“A drop in home values could shatter a community like Salisbury, which relies almost exclusively on beachfront real estate taxes to fund schools, police and other basic services, researchers warn. And, they say, families could face financial ruin if they’ve been banking on their home’s value to help foot the bill for pricey college tuitions or even retirement.
““People are looking at losing tens of thousands of dollars of relative value on their homes,” said Jeremy Porter, a data scientist for the First Street Foundation, which describes itself as a “not-for-profit organization of digitally-driven advocates for sea level rise solutions” on its Facebook page. “Not everyone can sustain that.”
“Still, home prices in coastal cities have been rising faster than those of their landlocked counterparts since 2010, according to data provided by the National Association of Realtors.
“And waterfront homes are still generally more expensive than their peers just one block inland, said Lawrence Yun, the association’s chief economist. “The price differential is still there,” he said. “Consumers are clearly mindful that these climate change impacts could be within the window of a 30-year mortgage, but their current behavior still implies that to have a view of the ocean is more desirable.”
“A nationwide study by the First Street Foundation suggests climate change concerns have caused nearly $16 billion in lost appreciation of property values along the Eastern Seaboard and Gulf Coast since 2005. The study singles out Salisbury as the hardest-hit community in Massachusetts….
“In another recent study, researchers at the University of Colorado Boulder’s School of Business found coastal properties most exposed to sea level rise sold, on average, for 7% less than equivalent properties the same distance from shore but not as threatened by the sea.
“And in Florida’s Miami-Dade County, higher-elevation properties are appreciating faster than lower ones as companies and deep-pocketed buyers increasingly consider climate change risks, a study in the publication Environmental Research Letters found last year….”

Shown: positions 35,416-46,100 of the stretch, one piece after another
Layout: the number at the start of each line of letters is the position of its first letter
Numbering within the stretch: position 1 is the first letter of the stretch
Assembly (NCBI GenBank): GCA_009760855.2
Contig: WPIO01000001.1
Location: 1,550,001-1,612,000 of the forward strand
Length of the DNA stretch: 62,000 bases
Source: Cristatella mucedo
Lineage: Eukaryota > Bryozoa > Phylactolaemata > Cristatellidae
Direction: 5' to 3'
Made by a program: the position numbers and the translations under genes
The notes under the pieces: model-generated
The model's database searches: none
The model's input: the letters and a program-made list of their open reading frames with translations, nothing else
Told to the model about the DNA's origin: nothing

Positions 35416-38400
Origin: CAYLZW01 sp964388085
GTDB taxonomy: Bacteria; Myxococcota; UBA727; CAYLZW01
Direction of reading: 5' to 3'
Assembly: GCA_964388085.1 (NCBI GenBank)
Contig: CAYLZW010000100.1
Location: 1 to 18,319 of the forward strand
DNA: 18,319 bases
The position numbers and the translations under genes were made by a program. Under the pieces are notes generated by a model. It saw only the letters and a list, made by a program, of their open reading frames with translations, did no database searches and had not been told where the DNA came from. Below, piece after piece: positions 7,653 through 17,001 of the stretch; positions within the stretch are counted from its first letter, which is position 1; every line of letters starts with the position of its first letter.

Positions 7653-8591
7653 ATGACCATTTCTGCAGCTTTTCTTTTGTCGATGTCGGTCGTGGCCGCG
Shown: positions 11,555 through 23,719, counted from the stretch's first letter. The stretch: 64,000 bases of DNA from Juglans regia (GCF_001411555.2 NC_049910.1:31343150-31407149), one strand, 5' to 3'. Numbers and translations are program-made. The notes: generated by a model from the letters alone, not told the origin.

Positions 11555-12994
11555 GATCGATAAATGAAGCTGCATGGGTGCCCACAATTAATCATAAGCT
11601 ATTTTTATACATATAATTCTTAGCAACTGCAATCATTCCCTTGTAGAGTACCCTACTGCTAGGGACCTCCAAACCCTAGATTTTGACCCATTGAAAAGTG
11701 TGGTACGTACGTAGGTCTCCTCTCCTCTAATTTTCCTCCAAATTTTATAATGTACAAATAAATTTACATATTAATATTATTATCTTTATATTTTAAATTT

Sanibel & Captiva Islands Multiple Listing Service Activity June 7-14, 2019
3 new listings: Blind Pass #B111 2/2 $475K, Pointe Santo #C45 3/2.5 $1.2M, Somerset #101 3/2.5 $1.875M.
1 price change: Mariner Pointe #642 2/2 now $595K.
7 new sales: Tennisplace #D22 1/1 listed at $235K, Captains Walk #F4 2/2 listed at $349K (our listing), Seashells #31 2/2 listed at $439K, Signal Inn #4 1/1 listed at $499.9K (our listing), Loggerhead Cay #562 2/2 listed at $595K, Pointe Santo B2 2/2 listed at $699K, Pine Cove #C 2/2 listed at $1.049M.
2 closed sales: Sundial #C410 1/1 $470K, Sundial #J204 2/2 $732,509.
1 new listing: 6065 Dinkins Lake Rd 3/2 $564.5K.
10 price changes: 1585 Bunting Ln 3/2 now $579K; 610 Hideaway Ct 3/2.5 now $619K; 1550 Centre St 3/2 now $625K; 1973 Wild Lime Dr 4/3 now $629.9K; 513 Rabbit Rd 3/2 now $648K; 1586 Century Ct 3/2.5 now $675K; 993 Fish Crow Rd 3/3 now $684.9K; 1223 Par View Dr 3/2 now $799,999; 599 Lake Murex Cir 3/3.5 now $1.324M; 5250 Caloosa End Ln 3/2.5 now $1.45M.
6 new sales: 681 Rabbit Rd 3/2.5 listed at $599K, 247 Christofer Ct 3/2 listed at $799K, 4460 Waters Edge Ln 3/2 listed at $799K, 5240 Caloosa End Ln 3/3 listed at $850K, 510 Sea Oats Dr 3/2.5 listed at $969K, 955 Lindgren Blvd 3/2 listed at $985K.
4 closed sales: 974 Sand Castle Rd 3/3 half-duplex $485K, 984 Black Skimmer Way 3/2 $529.5K, 1217 par View Dr 3/3 $690K, 466 Sea Oats Dr 4/3.5 $950K.
No new listings, price changes, or new sales.
3 closed sales: 9441 Peaceful Dr $215K (our listing), 5321 Punta Caloosa Ct $336K, 5251 Punta Caloosa Ct $525K.
No new listings.
2 price changes: Tennis Villas #3220 1/1 now $349K, Bayside Villas #5136 1/2 now $394.5K.
No new or closed sales.
No new listings.
5 price changes: 11525 Wightman Ln 3/2 now $1.195M, 11501 Laika Ln 3/3 now $1.35M, 11547 Laika Ln 4/4 now $2.1M, 16221 Captiva Dr 5/6.5 now $4.45M, 17030 Captiva Dr 6/7.5 now $6.99999M.
No new sales.
1 closed sale: 16333 Captiva Dr 4/2/2 $1.825M.
Nothing to report.
This representation is based in part on data supplied by the Sanibel & Captiva Islands Association of Realtors® Multiple Listing Service. Neither the association nor its MLS guarantees or is in any way responsible for its accuracy. Data maintained by the association or its MLS may not reflect all real estate activity in the market. The information provided represents the general real estate activity in the community and does not imply that SanibelSusan Realty Associates is participating or participated in these transactions.
Susan Andrews, aka SanibelSusan